The Building Blocks of a Good ADHD Diagnosis
A clinical interview. A physical exam. Rating scales and teacher input. Here’s what comprises a good ADHD diagnosis — and what does not.
Reviewed on April 8, 2019
Attention deficit disorder (ADHD or ADD) is a relatively common diagnosis, but that doesn’t mean it should ever be pronounced lightly. An accurate and well-rounded ADHD diagnosis is a complex, multi-step process, including a clinical interview, a medical history review, and the completion of normed rating scales by loved ones, educators, and/or colleagues. Read on to better understand the standard diagnostic steps — as well as some other “tools” that just aren’t worth your time or money.
Who Can Diagnose ADHD?
Only a medical professional should diagnose ADHD. That might be a pediatrician, a psychologist, a psychiatrist, or an advanced practice registered nurse (APRN). However, keep in mind that one particular certification doesn’t automatically make an individual experienced in diagnosing ADHD and the other conditions that often go with it. Most graduates of medical school or nursing school have never received adequate training in recognizing and assessing ADHD; those who are most qualified often sought out additional training themselves. Ask your provider whether they feel comfortable diagnosing ADHD, and what experience they’ve had with it. Specialized training — not a degree — is critical to completing this complex task well.
What a Diagnosis Should Comprise
An in-depth, well-rounded ADHD evaluation comprises several components:
DSM-V: A doctor will first want to determine whether the patient has the ADHD symptoms listed in the Diagnostic and Statistical Manual of Mental Disorders-Fifth Edition (DSM-V). A patient has to have shown at least six of the nine symptoms of inattention and/or hyperactivity and impulsivity prior to age 12. While the DSM-V remains the basis of diagnosis for children, many specialists, myself included, believe it does not adequately address issues of emotional management and executive functions. Most clinicians go beyond the DSM-V in their assessments by conducting an in-depth clinical interview.
Clinical interview: The provider should first talk extensively with the patient about his or her symptoms in an effort to pinpoint their root causes. The underlying question here is: “Why do you think you (or your child) may have ADHD?” — but in practice, this phase of the evaluation is far more complex than that.
If the person says, “I have a hard time focusing,” for example, the clinician needs to delve deeper — asking, “When? How do you notice it? When is this difficulty most pronounced? Has this pattern existed most of your life, or is it something that started occurring recently?” If focus troubles are new, for instance, they could point to another condition — mood disorders or learning disabilities are both potential culprits. The clinician’s job is to identify patterns that may point to ADHD, or recognize that symptoms actually stem from something else. ADHD is not an “all or nothing” diagnosis; exhibiting some symptoms does not warrant a diagnosis — persistent and problematic symptoms does. The clinician must determine, “Are the symptoms impairing the patient’s function in daily life to a degree that it makes sense to treat them?”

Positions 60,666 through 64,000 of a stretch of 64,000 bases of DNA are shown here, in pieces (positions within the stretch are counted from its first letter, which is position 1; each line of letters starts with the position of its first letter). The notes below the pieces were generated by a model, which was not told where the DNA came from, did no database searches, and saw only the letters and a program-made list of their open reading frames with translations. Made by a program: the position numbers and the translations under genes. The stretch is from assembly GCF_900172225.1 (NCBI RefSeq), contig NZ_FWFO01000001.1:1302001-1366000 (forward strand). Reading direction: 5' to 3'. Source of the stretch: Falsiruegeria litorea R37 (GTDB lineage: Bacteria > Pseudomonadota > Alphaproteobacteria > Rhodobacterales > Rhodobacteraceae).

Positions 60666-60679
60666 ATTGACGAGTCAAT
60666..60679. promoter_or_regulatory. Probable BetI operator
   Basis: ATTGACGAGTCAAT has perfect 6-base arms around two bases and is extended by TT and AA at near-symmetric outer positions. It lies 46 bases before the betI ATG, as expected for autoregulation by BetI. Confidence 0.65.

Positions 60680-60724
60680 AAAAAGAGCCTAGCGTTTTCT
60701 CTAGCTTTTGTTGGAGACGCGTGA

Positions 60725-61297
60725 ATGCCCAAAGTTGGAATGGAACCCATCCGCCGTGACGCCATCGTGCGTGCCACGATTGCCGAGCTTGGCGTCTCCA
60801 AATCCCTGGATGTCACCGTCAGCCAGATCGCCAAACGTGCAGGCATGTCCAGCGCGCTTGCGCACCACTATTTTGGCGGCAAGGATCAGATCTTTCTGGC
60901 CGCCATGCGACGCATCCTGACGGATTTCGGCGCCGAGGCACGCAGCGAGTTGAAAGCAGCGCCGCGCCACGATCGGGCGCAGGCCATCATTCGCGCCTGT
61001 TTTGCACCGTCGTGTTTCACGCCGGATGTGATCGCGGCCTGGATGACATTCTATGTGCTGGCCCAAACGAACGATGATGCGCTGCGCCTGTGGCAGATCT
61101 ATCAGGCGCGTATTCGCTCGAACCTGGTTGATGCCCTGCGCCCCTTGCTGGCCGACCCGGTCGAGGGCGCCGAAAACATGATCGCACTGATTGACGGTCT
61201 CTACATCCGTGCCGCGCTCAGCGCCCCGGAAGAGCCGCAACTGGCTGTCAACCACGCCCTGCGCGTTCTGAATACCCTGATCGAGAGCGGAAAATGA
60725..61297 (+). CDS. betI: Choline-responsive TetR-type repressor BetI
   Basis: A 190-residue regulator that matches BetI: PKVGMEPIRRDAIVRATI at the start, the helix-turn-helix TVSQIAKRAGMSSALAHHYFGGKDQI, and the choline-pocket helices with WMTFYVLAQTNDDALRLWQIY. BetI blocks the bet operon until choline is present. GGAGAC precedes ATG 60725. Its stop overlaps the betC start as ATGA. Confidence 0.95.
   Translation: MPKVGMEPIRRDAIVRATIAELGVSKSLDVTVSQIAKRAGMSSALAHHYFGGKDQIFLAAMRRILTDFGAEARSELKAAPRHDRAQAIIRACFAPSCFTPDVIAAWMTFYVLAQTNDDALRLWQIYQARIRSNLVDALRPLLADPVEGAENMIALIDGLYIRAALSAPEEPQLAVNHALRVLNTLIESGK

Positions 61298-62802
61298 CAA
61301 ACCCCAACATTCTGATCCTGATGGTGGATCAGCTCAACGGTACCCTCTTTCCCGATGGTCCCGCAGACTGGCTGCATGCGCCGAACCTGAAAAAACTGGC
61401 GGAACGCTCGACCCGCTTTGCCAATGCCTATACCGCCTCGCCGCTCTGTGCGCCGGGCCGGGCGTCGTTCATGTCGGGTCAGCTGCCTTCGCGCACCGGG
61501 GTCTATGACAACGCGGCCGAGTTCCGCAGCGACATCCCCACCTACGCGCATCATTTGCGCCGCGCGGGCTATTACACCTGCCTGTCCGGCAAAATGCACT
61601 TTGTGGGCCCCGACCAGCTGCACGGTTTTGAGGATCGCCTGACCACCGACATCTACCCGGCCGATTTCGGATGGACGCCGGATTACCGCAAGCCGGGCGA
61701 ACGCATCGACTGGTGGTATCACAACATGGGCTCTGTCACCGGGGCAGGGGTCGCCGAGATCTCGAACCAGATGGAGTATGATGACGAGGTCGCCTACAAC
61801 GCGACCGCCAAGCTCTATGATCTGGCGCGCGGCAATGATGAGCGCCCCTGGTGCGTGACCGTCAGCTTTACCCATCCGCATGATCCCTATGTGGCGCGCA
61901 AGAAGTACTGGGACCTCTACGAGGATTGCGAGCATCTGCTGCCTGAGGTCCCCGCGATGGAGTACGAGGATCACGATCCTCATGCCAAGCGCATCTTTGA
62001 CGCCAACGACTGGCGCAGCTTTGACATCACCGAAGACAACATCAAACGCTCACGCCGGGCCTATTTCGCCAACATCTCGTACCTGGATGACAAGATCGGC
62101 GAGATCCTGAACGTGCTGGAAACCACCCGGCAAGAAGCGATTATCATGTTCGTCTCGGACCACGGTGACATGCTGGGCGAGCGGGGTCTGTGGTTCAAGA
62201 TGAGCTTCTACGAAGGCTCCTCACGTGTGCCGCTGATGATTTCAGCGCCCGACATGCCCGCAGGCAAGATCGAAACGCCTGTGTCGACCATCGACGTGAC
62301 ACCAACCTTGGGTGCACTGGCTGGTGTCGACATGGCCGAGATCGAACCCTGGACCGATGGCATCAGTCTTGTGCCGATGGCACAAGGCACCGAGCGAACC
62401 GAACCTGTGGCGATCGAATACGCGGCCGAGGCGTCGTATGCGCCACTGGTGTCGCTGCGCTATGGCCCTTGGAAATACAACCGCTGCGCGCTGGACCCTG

The clinical interview helps the clinician understand the individual’s biggest pain points — whether that’s at work, in school, or in personal relationships — and why they’re happening. It should cover:
- Challenges, symptoms
- Strengths, skills
- Family life, day-to-day stressors
- For children: school performance — grades, tests (including standardized test scores and how long they take to complete tests), whether or not they can complete homework on their own or need a parent’s help, etc.
- For adults: work performance — deadlines, productivity, etc.
- General health — including sleep and eating habits
- Family medical history, including other possible instances of ADHD
- Drug use (both prescribed and illicit)
- Previous evaluations (if any) and their results
- Related and comorbid conditions — mood disorders, GAD, and learning disabilities are common in people with ADHD
Very young kids may not participate in a clinical interview because they often can’t fully articulate how they’re feeling or acting, but that is the exception to the rule. Most children can answer a clinician’s questions, and their parents should be interviewed as well — all the way through college, if possible. Adult patients may invite a spouse or close friend to paint a more complete picture of their symptoms and struggles.
A good clinical interview may take 2 to 3 hours, which includes time explaining to the patient what we now understand about ADHD and what it means for them. Many clinicians don’t have the luxury of that time — particularly pediatricians, who only have about 15 minutes for each patient interview. In those cases, a patient may need to return 2 or 3 times in order to convey an adequate amount of information.
Normed rating scales: Most practitioners next use rating scales that have been used on a large number of subjects, some with ADHD and some without. These rating scales ask patients (or their parents) to rate their symptoms in various situations, and help the clinician get a sense of how a person’s symptoms compare to those of other people their age. Respected rating scales include the Connors Scales, BASC, the Brown ADD Scales, or the Barkley scales. Parents and teachers should fill them out for children; adults can fill out their own scales.
Physical exam: Sometimes, ADHD-like symptoms are caused by internal medical problems such as thyroid conditions or pinworms. A pediatrician or primary care doctor should do a complete physical exam to make sure a medical problem has not been overlooked. A physical exam can also assess whether an individual can safely take ADHD medication.